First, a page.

Myahkostupov, M.; Prusakova, V.; Oblinsky, D. G.; Scholes, G. D.; Castellano, F. N., "Structural Refinement of Ladder-Type Perylenediimide Dimers: A Classical Tale of Conformational Dynamics." Journal of Organic Chemistry 2013, 78 (17), 8634-8644.
Anna, J. M.; Song, Y.; Dinshaw, R.; Scholes, G. D., "Two-dimensional electronic spectroscopy for mapping molecular photophysics." Pure and Applied Chemistry 2013, 85 (7), 1307-1319.
Curutchet, C.; Novoderezhkin, V. I.; Kongsted, J.; Munoz-Losa, A.; van Grondelle, R.; Scholes, G. D.; Mennucci, B., "Energy Flow in the Cryptophyte PE545 Antenna Is Directed by Bilin Pigment Conformation." Journal of Physical Chemistry B 2013, 117 (16), 4263-4273.
Hwang, I.; Selig, U.; Chen, S. S. Y.; Shaw, P. E.; Brixner, T.; Burn, P. L.; Scholes, G. D., "Photophysics of Delocalized Excitons in Carbazole Dendrimers." Journal of Physical Chemistry A 2013, 117 (29), 6270-6278.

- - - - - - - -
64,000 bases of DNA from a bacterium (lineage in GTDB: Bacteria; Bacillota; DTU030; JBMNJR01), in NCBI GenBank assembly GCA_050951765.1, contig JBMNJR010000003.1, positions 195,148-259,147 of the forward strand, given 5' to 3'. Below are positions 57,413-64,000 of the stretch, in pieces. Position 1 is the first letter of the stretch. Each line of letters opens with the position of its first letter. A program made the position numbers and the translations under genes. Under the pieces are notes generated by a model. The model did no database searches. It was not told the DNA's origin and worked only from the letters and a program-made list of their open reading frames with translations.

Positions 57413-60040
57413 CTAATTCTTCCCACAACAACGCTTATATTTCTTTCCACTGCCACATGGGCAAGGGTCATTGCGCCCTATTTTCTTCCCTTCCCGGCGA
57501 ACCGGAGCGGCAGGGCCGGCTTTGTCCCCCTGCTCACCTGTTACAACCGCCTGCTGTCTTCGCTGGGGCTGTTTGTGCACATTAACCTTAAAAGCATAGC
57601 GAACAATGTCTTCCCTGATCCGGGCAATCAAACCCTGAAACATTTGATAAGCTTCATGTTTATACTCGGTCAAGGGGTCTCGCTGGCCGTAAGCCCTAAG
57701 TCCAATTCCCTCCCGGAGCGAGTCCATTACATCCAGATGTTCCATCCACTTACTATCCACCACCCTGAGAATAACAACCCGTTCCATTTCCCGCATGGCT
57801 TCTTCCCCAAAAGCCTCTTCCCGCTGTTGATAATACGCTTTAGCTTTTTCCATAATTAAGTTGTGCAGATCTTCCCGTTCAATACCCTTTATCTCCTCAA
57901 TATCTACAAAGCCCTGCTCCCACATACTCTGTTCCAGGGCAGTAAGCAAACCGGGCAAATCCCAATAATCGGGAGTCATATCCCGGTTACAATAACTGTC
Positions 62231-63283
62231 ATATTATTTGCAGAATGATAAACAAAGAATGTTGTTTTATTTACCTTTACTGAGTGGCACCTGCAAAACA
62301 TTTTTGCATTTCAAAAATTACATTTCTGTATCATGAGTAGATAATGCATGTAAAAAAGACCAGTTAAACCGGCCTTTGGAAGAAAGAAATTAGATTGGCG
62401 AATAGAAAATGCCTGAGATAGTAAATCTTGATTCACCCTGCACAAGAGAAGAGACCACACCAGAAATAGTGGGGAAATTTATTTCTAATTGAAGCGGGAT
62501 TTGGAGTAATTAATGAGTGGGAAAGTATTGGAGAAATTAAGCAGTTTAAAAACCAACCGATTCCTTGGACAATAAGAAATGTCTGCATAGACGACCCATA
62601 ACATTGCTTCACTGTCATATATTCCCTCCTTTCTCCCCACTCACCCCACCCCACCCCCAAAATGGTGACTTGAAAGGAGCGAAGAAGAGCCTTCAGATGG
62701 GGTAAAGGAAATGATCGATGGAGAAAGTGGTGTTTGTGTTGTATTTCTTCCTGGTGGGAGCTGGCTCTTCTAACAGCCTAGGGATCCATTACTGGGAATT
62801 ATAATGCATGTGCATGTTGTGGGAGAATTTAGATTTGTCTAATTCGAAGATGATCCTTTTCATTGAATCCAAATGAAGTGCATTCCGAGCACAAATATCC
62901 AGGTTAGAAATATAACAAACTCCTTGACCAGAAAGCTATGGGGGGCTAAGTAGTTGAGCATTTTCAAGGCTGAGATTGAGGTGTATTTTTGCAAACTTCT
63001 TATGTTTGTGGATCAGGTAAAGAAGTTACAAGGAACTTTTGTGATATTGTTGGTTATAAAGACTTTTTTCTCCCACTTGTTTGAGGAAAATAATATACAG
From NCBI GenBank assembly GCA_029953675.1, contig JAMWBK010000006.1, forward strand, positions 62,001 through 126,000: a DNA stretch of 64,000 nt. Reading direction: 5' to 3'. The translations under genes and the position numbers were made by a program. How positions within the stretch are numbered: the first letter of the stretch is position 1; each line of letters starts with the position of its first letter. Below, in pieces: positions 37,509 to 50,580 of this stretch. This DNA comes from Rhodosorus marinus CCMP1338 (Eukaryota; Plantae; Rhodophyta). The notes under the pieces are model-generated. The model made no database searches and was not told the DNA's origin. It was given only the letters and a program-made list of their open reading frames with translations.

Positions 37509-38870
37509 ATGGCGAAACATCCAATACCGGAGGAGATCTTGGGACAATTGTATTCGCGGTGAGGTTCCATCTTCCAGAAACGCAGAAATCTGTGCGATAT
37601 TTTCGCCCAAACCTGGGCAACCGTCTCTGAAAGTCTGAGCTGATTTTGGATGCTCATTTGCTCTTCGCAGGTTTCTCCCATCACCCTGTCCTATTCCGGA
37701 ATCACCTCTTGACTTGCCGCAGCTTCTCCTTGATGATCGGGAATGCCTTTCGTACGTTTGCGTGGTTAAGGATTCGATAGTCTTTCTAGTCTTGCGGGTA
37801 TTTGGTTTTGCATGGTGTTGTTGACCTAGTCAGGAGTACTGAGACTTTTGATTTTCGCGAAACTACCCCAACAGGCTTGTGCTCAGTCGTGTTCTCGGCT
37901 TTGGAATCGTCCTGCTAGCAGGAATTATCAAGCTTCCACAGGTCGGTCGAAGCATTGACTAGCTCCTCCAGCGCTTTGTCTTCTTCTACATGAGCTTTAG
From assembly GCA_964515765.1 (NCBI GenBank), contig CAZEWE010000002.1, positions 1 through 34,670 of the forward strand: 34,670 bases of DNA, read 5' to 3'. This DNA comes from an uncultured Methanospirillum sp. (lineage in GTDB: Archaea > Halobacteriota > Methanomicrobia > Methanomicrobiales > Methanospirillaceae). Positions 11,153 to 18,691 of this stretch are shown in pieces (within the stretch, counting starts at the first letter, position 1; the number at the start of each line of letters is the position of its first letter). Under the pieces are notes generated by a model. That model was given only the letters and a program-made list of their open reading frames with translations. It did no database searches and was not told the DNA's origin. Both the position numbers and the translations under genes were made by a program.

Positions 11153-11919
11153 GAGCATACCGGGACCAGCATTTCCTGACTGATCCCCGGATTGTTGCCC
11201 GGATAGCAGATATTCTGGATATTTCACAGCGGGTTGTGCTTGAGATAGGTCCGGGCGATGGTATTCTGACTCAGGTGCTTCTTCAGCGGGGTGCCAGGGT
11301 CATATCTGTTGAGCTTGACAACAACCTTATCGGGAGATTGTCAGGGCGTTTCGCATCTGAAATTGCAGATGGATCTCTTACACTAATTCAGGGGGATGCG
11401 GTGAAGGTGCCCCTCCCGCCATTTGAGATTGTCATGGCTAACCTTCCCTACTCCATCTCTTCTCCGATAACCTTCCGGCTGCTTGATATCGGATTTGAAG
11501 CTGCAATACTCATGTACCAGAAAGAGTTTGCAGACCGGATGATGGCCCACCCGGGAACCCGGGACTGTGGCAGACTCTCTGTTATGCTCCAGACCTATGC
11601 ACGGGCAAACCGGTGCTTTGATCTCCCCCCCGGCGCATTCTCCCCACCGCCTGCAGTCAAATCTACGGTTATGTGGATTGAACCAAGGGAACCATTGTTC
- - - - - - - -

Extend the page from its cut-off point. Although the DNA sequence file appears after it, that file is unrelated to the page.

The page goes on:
Oh, M. H. J.; Chen, M.; Chuang, C.-H.; Wilson, G. J.; Burda, C.; Winnik, M. A.; Scholes, G. D., "Charge Transfer in CdSe Nanocrystal Complexes with an Electroactive Polymer." Journal of Physical Chemistry C 2013, 117 (37), 18870-18884.
Ostroumov, E. E.; Mulvaney, R. M.; Anna, J. M.; Cogdell, R. J.; Scholes, G. D., "Energy Transfer Pathways in Light-Harvesting Complexes of Purple Bacteria as Revealed by Global Kinetic Analysis of Two-Dimensional Transient Spectra." Journal of Physical Chemistry B 2013, 117 (38), 11349-11362.
Zimmermann, J.; Mulet, R.; Wellens, T.; Scholes, G. D.; Buchleitner, A., "Efficiency scaling of non-coherent upconversion in a one-dimensional model system." Journal of Chemical Physics 2013, 138 (13).
Fassioli, F.; Oblinsky, D. G.; Scholes, G. D., "Designs for molecular circuits that use electronic coherence." Faraday Discussions 2013, 163, 341-351.
Ostroumov, E. E.; Mulvaney, R. M.; Cogdell, R. J.; Scholes, G. D., "Broadband 2D Electronic Spectroscopy Reveals a Carotenoid Dark State in Purple Bacteria." Science 2013, 340 (6128), 52-56.
Kolli, A.; O'Reilly, E. J.; Scholes, G. D.; Olaya-Castro, A., "The fundamental role of quantized vibrations in coherent light harvesting by cryptophyte algae." Journal of Chemical Physics 2012, 137 (17).